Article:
During the early stages of his coaching career, Allardyce visited the States and spent time with the sports scientists and athletic trainers of American football teams. He would trace their schedules up to five weeks at a time. He learned how to periodize the players in a manner that limited injuries and had his athletes peaking at the proper intervals.

“We were doing periodization at Tranmere 22 years after Sam was doing it at Blackpool,” remarked Quinn. “He introduced heart rate monitors and fitness coaches in 1994. He would bring us in on Sunday for recovery. No one had ever heard of that. A lot of coaches, if you lost on Saturday, they would bring you in Sunday and run you into the ground. Of course we know now that’s the most dangerous and unprofessional thing you can do for your players.”

And now Allardyce has a job he has coveted since the early moments of being a manager. After myriad disappointments on the international stage, the FA is now putting their belief into a figure that they ignored in previous cycles.

“He’s still the same, he doesn’t care what people think – he has the skin of a Rhino,” said Quinn. “He’s not fashionable. They don’t like the way he talks. He’s arrogant in a good way, not FA English arrogance. He’s intelligent, he does his research but he’ll have to win the World Cup for those people to accept him.”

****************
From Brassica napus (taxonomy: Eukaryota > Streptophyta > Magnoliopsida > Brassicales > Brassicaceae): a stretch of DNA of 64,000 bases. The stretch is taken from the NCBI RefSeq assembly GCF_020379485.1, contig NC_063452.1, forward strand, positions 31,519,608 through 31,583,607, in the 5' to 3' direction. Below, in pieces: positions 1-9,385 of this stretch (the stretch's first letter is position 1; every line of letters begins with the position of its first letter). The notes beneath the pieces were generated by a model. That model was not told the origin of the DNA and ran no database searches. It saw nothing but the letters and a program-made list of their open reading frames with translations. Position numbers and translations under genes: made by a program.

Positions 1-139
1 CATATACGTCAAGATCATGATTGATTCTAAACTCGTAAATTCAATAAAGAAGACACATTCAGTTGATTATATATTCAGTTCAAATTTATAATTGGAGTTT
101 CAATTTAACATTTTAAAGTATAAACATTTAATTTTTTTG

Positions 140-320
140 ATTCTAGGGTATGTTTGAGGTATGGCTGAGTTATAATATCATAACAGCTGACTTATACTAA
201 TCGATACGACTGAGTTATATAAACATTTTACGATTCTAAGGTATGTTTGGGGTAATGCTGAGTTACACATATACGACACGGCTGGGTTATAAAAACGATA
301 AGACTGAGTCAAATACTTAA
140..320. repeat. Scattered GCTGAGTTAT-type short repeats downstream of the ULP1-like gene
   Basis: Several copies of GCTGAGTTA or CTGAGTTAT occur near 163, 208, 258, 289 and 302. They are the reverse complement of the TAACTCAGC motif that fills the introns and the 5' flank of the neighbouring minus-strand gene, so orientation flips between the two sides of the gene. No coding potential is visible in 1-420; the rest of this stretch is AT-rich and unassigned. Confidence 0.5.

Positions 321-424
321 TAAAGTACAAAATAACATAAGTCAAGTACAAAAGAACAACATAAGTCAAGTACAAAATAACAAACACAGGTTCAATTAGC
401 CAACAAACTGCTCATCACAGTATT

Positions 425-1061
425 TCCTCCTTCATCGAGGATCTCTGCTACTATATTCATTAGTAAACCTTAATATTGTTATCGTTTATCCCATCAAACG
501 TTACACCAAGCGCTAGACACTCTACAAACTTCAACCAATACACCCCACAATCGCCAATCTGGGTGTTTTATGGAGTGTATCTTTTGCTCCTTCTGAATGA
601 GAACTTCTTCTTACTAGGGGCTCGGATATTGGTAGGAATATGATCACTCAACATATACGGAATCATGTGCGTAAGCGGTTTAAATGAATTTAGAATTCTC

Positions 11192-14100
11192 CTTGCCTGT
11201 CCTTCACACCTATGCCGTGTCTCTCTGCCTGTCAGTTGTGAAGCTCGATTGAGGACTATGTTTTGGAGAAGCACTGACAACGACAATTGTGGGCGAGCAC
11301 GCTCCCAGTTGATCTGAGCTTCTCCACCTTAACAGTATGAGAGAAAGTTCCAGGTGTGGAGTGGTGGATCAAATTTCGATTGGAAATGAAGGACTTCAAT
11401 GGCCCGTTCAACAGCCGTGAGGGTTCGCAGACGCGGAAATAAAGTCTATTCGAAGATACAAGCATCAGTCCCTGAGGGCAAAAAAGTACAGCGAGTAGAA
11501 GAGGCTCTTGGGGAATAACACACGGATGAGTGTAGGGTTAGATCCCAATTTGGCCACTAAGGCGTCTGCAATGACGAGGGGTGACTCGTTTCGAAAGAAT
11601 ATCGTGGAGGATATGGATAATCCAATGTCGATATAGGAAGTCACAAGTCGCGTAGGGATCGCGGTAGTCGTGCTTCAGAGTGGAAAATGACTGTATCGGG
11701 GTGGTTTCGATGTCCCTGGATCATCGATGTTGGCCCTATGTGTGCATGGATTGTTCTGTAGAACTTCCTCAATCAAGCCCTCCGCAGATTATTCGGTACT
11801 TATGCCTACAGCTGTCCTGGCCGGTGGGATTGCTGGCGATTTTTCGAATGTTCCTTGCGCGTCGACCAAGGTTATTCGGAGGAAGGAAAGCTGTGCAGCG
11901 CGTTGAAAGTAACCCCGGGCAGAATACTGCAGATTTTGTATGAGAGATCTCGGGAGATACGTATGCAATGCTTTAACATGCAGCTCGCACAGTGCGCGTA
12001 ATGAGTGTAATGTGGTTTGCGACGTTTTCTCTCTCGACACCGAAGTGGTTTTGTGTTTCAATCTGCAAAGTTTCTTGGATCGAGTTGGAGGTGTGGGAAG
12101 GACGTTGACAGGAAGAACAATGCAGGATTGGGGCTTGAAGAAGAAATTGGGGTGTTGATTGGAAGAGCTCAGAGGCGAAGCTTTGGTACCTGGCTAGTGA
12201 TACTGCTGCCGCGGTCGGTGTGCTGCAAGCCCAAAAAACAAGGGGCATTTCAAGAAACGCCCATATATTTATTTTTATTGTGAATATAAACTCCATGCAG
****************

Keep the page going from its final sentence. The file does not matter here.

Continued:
MORE FROM THE JOURNAL

  1. At halftime of a recent New York City FC broadcast on WFAN, I asked esteemed British journalist, Henry Winter, if he thought England could flourish under Allardyce. “You could have Patrick Vieira, Bruce Arena, Jose Mourinho and Pep Guardiola all on staff and you would still struggle,” said the journo, who has followed the English squad for 30 years. “Until the players toughen up mentally, England won’t win anything. It’s a psychological flaw, not necessarily tactical.”
  2. Chelsea FC has loaned Clifton, NJ native Matt Miazga to Eredivisie club, Vitesse. That brings the total to 38 Chelsea players on loan according to yesterday’s Daily Mail. Some will be sold off while history has proven that it is unlikely that any of them will play regularly for the big club. Nemanja Matic was bought and then loaned to Vitesse in 2009 and ultimately became a regular for The Blues in 2014. John Terry is the last home grown player developed by Chelsea making 23 starts in the 2001/2002 season. And now Miazga, the 21-year-old defender and former New York Red Bulls product may have seen his chance to ever feature with Chelsea evaporate into the Dutch air.